Swedish mysteries

We’ve been talking about Swedish literature–particularly, Bo Giertz’s The Hammer of God.   This would be a good time to discuss the latest outbreak of Swedish literature on our shores, the publishing phenomenon of Swedish mysteries.  The biggest sellers are by the late Stieg Larsson, whose “Millennium Trilogy” has sold millions, with the first title  The Girl with the Dragon Tattoo being made into what looks like a blockbuster movie that will be released December 21.

I started reading these as vacation diversions last summer and have to admit that I enjoyed them immensely.  I’m interested in the genre and the conventions of mystery stories.  As with all artistic forms, it is possible to follow them mechanically, resulting in merely conventional writing.  But they can also become the framework for infinite variations and fascinating applications.  These Swedish mysteries are especially complicated and absorbing:  There is not only ONE mystery to solve, there are several related mysteries.  And there is not only ONE detective trying to figure everything out.  There are several, working both together and at cross purposes with each other.   (This is true of the Larsson books, and it is also true of another Swedish mystery that I read,  The Hypnotist  by Lars Kepler.  Perhaps someone can say if these features are true of Swedish–or perhaps Scandinavian– mysteries as a whole.)  Also, the alliance between the rumpled but idealistic journalist Mikael Blomkvist and the goth computer hacker Lisbeth Salander advances the tradition of unlikely partners in detection that began with Holmes and Watson.  And Lisbeth is a truly compelling character, another eccentric-to-the-point-of-being-mentally-ill detective (think Adrian Monk) whose problems give them their advantages.  The Girl with the Dragon Tattoo even makes use of the famous “locked room” plot and then completely, we might say, deconstructs it.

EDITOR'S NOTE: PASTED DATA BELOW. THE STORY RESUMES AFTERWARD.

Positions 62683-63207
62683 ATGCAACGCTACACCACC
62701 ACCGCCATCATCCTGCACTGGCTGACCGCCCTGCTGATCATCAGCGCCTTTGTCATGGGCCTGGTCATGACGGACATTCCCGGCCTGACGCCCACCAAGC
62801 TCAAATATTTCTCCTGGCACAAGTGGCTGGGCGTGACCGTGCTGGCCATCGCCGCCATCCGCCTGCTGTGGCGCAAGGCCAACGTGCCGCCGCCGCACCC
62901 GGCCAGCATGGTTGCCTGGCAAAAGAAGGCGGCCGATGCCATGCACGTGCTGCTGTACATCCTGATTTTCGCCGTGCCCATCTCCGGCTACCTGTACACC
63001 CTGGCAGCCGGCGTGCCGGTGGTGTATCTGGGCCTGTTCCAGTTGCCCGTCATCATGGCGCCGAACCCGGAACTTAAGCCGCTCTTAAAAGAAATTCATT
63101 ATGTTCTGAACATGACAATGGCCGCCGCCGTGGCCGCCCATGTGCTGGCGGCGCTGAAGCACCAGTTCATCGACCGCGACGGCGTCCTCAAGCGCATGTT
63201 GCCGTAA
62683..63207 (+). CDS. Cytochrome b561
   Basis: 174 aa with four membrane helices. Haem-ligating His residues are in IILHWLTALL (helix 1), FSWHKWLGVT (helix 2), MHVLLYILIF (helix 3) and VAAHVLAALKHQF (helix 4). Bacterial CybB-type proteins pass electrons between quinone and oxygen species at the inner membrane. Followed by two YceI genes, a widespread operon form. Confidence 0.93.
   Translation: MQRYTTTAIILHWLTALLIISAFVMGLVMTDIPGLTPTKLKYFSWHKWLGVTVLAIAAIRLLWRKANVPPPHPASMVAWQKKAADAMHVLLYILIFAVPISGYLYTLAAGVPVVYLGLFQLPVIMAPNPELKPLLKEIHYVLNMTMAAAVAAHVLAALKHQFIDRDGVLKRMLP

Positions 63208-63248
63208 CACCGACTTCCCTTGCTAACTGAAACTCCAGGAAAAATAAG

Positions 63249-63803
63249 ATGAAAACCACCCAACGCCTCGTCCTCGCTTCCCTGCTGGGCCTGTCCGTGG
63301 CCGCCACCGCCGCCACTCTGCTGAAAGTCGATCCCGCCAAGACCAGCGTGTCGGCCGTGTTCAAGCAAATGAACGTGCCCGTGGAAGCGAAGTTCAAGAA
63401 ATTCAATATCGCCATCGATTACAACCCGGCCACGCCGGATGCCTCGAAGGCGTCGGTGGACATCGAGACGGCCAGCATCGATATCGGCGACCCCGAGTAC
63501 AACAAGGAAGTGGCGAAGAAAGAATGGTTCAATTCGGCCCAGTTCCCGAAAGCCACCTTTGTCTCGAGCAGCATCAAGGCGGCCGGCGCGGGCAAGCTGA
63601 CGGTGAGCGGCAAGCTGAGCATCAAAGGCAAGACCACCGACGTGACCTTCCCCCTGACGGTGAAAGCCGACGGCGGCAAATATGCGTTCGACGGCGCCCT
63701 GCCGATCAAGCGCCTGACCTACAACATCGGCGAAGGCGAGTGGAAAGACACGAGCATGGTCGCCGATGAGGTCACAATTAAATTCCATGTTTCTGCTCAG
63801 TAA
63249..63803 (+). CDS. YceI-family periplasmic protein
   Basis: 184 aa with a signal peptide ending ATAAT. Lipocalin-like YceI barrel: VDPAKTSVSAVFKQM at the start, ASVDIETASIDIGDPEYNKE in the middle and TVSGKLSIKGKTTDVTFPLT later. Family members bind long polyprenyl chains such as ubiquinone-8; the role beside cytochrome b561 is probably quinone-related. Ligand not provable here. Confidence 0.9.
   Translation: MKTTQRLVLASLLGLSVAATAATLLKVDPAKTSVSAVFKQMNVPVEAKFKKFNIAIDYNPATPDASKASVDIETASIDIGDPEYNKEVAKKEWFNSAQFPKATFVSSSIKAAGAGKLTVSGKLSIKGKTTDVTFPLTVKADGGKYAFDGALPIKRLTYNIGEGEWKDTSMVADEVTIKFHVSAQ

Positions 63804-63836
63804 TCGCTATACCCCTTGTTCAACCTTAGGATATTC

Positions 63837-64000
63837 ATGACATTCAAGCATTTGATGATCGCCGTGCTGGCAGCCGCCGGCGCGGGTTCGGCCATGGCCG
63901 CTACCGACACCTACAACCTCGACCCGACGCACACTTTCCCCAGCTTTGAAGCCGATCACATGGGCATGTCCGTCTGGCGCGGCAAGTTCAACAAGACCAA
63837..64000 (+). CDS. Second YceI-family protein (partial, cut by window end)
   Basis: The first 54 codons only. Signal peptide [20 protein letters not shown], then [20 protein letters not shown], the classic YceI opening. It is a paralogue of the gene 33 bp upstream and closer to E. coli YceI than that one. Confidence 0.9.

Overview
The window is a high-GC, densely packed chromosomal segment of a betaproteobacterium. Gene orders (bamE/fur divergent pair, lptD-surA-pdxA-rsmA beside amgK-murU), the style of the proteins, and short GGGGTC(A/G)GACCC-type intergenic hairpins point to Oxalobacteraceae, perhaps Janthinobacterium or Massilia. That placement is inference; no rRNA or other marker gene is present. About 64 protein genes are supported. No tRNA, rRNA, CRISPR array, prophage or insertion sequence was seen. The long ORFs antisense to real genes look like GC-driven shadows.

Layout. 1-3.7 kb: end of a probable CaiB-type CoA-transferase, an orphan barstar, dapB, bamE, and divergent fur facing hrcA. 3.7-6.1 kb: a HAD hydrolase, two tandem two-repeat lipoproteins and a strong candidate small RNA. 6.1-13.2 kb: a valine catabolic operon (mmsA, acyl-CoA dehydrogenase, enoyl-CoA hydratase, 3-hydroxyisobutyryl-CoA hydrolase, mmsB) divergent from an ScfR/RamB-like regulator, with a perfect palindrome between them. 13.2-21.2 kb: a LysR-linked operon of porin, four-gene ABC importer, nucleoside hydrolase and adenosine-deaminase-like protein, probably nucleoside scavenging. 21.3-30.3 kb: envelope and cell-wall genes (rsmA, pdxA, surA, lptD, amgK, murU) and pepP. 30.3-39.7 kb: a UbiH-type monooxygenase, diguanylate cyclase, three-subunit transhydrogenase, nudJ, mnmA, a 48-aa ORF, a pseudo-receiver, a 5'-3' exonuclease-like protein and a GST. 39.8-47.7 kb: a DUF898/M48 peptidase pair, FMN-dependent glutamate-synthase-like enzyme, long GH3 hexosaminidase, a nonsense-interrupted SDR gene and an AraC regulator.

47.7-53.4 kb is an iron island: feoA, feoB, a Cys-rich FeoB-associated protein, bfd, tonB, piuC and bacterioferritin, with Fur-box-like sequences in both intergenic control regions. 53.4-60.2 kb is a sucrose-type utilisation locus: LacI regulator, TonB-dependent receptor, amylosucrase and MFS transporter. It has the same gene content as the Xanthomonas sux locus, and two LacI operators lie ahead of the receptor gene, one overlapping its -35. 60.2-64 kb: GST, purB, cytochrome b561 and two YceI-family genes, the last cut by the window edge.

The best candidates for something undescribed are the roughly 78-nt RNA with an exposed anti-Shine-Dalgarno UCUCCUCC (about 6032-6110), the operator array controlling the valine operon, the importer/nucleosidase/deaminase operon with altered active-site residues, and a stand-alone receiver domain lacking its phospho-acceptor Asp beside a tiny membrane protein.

So The Girl with the Dragon Tattoo is a really good mystery, combining also elements of the suspense thriller.  The subsequent ones,  The Girl Who Played with Fire and The Girl Who Kicked the Hornet’s Nest, not so much.  They are thrillers, but not really mysteries.  One reads them just to see what the characters will do next.  And I would say those other two lay bare the over-the-top sensationalism that is also in the first one, but that is compensated for by the mystery.  After awhile, things get ridiculous.  But you can’t help but keep reading anyway.

Don’t read them, though, if you can’t imaginatively handle violence and sex, which in these novels are not presented in a pornographic way but in a disturbing way.   Here is one of my complaints about Larsson:  His villains are sexual transgressors.  Sex trafficking, sadism, pedophilia, prostitution–these are definitely presented as bad things.   But his good guys have open marriages, cohabit without marriage, experiment with bisexuality, and have a completely casual attitude towards sex that is also transgressive and yet belies how we are supposed to feel about what the bad guys do.

The Swedish settings are also interesting, and these novels are so immersive that you feel like you are in Scandinavia.  Here is a completely secularized society that nevertheless has Christianity as its cultural religion.  Everyone orients themselves according to the church year–such as Advent and St. Lucy’s day–and feels free to consult the friendly liberal pastor of the state church.  Some of the young people, though, are attracted to “fundamentalism,” which their parents don’t approve of, but tolerate because it’s their kids.

The over-riding question is this:  In a society so tolerant, so prosperous, and so welfare-statey, why is there so much evil lurking beneath every surface?  And why is everybody so depressed?  And why is everyone so guilty?

 


CLOSE | X

HIDE | X